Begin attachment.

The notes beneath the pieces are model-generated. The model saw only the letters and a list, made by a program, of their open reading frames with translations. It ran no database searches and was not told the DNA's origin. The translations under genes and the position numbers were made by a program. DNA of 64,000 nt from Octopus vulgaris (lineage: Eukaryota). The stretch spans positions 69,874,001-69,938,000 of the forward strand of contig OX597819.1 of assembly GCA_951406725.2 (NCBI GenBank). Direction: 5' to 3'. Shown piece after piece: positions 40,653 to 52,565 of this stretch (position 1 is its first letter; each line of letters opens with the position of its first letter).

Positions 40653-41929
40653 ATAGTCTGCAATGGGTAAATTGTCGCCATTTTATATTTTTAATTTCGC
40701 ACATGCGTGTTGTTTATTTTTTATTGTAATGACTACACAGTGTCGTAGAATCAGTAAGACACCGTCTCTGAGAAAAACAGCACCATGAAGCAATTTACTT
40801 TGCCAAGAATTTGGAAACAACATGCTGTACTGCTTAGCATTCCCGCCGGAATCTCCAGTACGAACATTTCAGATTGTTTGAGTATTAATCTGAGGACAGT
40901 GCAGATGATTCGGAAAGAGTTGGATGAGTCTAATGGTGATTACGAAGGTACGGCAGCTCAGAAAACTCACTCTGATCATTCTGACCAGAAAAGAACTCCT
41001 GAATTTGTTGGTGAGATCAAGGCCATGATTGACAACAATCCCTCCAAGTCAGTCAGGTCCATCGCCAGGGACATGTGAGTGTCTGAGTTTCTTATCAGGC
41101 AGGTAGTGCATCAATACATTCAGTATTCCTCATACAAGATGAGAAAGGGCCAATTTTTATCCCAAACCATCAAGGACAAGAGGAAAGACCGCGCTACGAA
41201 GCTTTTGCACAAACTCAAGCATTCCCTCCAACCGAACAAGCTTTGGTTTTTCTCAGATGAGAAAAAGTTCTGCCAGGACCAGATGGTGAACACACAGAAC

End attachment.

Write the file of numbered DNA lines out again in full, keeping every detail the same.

The notes beneath the pieces are model-generated. The model saw only the letters and a list, made by a program, of their open reading frames with translations. It ran no database searches and was not told the DNA's origin. The translations under genes and the position numbers were made by a program. DNA of 64,000 nt from Octopus vulgaris (lineage: Eukaryota). The stretch spans positions 69,874,001-69,938,000 of the forward strand of contig OX597819.1 of assembly GCA_951406725.2 (NCBI GenBank). Direction: 5' to 3'. Shown piece after piece: positions 40,653 to 52,565 of this stretch (position 1 is its first letter; each line of letters opens with the position of its first letter).

Positions 40653-41929
40653 ATAGTCTGCAATGGGTAAATTGTCGCCATTTTATATTTTTAATTTCGC
40701 ACATGCGTGTTGTTTATTTTTTATTGTAATGACTACACAGTGTCGTAGAATCAGTAAGACACCGTCTCTGAGAAAAACAGCACCATGAAGCAATTTACTT
40801 TGCCAAGAATTTGGAAACAACATGCTGTACTGCTTAGCATTCCCGCCGGAATCTCCAGTACGAACATTTCAGATTGTTTGAGTATTAATCTGAGGACAGT
40901 GCAGATGATTCGGAAAGAGTTGGATGAGTCTAATGGTGATTACGAAGGTACGGCAGCTCAGAAAACTCACTCTGATCATTCTGACCAGAAAAGAACTCCT
41001 GAATTTGTTGGTGAGATCAAGGCCATGATTGACAACAATCCCTCCAAGTCAGTCAGGTCCATCGCCAGGGACATGTGAGTGTCTGAGTTTCTTATCAGGC
41101 AGGTAGTGCATCAATACATTCAGTATTCCTCATACAAGATGAGAAAGGGCCAATTTTTATCCCAAACCATCAAGGACAAGAGGAAAGACCGCGCTACGAA
41201 GCTTTTGCACAAACTCAAGCATTCCCTCCAACCGAACAAGCTTTGGTTTTTCTCAGATGAGAAAAAGTTCTGCCAGGACCAGATGGTGAACACACAGAAC